Egg Facts - Egg Structure
Air Cell
The air cell at the blunt end of the egg is formed when the egg cools after it is laid, as the membrane pulls away from the outer membranes. Fresh eggs have smaller air cells.
White (Albumen)
The egg white or albumen is made up of 88% water, 9% protein and some minerals*. It consist of two layers - thin and thick albumen. Thin albumen surrounds the thick albumen. Thick albumen immediately surrounds the yolk acting as a cushion for the yolk. The chalaza is found in the thick egg white attached to the end of the yolk.
Vitelline Membrane
The vitelline membrane is an elastic membrane that holds the egg yolk.
The yolk is made up of 51% water, 16% protein, 30.5% fat and some minerals*. The color of the yolk ranges from light yellow to deep orange depending on the hen's feed and does not reflect on the nutritional value of the egg.
Germinal Disc
Germinal disc is the entry for fertilization of the egg. It can be seen on the surface of the yolk.
Shell Membranes
There are two shell membranes. One encloses the contents of the egg, and the other is attached to the shell. These membranes help prevent bacteria from penetrating into the egg.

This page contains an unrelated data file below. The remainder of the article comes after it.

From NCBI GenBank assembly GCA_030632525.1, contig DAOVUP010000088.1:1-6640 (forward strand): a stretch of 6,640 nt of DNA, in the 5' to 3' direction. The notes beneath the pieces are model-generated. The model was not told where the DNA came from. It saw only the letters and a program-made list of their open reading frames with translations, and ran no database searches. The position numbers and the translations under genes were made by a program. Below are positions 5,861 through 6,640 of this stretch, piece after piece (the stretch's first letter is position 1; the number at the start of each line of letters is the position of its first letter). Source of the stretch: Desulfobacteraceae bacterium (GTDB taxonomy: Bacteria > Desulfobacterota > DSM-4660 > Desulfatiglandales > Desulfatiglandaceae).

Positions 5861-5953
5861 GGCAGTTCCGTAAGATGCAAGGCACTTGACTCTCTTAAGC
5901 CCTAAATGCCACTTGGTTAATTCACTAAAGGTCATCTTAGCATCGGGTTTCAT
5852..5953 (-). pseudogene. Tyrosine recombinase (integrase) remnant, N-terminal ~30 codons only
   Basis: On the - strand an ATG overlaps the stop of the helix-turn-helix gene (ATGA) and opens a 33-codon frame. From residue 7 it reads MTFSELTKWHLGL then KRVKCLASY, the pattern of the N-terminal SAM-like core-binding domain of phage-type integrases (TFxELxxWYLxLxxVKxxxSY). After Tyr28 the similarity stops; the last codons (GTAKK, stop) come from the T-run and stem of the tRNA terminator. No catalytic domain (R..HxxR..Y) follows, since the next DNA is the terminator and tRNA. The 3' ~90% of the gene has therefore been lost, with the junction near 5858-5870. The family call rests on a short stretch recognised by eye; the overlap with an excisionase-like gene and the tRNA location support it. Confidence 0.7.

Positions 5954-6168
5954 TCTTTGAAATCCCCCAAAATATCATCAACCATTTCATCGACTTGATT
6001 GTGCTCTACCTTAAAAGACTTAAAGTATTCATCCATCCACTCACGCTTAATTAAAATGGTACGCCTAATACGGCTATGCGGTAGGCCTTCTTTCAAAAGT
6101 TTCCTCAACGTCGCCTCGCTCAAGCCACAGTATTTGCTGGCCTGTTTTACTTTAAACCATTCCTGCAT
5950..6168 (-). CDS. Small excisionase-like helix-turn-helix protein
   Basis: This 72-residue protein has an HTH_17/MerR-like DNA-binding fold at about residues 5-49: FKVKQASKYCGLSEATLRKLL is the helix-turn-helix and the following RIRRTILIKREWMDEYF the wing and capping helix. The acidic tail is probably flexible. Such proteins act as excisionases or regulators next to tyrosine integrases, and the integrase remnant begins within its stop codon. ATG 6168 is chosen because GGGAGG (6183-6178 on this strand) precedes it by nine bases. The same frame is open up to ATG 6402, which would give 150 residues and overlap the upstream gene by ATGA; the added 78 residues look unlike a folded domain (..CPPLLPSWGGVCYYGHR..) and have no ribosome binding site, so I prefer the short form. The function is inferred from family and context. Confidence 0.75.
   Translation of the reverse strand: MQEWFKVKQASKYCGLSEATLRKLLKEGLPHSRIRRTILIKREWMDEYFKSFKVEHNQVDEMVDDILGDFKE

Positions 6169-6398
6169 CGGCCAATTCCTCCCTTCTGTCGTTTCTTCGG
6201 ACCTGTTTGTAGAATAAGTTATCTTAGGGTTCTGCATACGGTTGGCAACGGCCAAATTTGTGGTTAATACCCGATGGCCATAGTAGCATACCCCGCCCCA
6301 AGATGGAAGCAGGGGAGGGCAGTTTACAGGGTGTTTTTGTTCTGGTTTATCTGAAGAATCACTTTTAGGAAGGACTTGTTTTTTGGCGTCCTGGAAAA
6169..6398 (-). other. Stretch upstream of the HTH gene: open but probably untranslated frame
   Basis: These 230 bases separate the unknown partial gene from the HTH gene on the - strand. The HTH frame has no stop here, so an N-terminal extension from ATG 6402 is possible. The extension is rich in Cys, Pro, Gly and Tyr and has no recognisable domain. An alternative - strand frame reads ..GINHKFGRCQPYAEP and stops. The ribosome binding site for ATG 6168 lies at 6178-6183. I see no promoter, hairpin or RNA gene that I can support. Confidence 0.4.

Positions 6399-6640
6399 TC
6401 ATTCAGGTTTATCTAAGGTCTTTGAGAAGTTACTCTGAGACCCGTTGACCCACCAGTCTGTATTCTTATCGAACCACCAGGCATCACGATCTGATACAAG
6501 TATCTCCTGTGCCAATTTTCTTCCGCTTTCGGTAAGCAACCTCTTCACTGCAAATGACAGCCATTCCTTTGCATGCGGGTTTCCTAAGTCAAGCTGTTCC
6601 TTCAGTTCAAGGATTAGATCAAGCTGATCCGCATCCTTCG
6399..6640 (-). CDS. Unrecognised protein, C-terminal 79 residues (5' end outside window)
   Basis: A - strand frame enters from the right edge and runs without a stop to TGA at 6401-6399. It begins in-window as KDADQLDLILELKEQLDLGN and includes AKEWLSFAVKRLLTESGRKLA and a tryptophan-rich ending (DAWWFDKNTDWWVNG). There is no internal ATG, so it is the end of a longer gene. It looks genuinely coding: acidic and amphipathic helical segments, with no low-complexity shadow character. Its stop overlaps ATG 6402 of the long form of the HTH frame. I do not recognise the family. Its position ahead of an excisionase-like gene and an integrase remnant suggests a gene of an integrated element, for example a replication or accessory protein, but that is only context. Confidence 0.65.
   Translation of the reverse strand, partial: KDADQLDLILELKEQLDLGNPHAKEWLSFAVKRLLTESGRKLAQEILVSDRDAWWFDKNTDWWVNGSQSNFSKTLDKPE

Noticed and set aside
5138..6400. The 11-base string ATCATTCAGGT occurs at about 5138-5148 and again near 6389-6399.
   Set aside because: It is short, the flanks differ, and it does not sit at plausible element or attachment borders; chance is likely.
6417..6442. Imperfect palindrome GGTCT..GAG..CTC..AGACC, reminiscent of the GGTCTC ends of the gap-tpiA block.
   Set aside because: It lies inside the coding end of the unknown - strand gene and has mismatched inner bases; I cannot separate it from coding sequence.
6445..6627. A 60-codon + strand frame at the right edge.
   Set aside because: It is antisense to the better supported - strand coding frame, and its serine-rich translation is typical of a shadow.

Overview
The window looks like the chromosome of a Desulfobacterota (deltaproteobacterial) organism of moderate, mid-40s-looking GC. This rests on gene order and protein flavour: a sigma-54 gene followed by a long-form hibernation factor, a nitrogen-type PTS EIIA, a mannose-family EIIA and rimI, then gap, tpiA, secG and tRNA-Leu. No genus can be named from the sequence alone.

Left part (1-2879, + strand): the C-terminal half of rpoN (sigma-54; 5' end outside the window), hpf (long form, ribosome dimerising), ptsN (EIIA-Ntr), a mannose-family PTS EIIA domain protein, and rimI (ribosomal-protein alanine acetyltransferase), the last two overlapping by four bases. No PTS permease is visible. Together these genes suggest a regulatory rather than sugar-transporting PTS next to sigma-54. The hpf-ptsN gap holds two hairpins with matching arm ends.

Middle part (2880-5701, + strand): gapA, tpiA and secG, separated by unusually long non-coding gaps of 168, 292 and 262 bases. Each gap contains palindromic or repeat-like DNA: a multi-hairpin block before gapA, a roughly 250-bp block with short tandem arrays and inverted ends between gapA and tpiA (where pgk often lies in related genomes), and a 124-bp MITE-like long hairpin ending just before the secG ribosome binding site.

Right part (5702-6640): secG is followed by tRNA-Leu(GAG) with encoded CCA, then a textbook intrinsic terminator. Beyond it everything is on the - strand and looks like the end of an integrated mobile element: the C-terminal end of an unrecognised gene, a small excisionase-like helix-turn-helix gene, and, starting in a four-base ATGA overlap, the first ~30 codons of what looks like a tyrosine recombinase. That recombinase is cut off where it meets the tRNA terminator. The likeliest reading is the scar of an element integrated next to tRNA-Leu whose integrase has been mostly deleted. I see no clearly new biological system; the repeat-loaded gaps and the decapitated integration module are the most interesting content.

The chalaza is a pair of spiral bands which anchor the yolk in the center of the thick albumen.
The shell consists of 98% calcium, and 2% phosphorus and magnesium.* This layer protects the egg against bacteria. The surface of the egg is covered with small pores which allows gases and water vapour to pass though the shell.
Freshly laid eggs are covered with a thin, transparent cuticle called the bloom which covers the pores, restricting flow of water and gasses through the shell. Over time, the bloom breaks down and the egg will be more susceptible to bacteria and odours.

*Source: Australian Egg Industry Association


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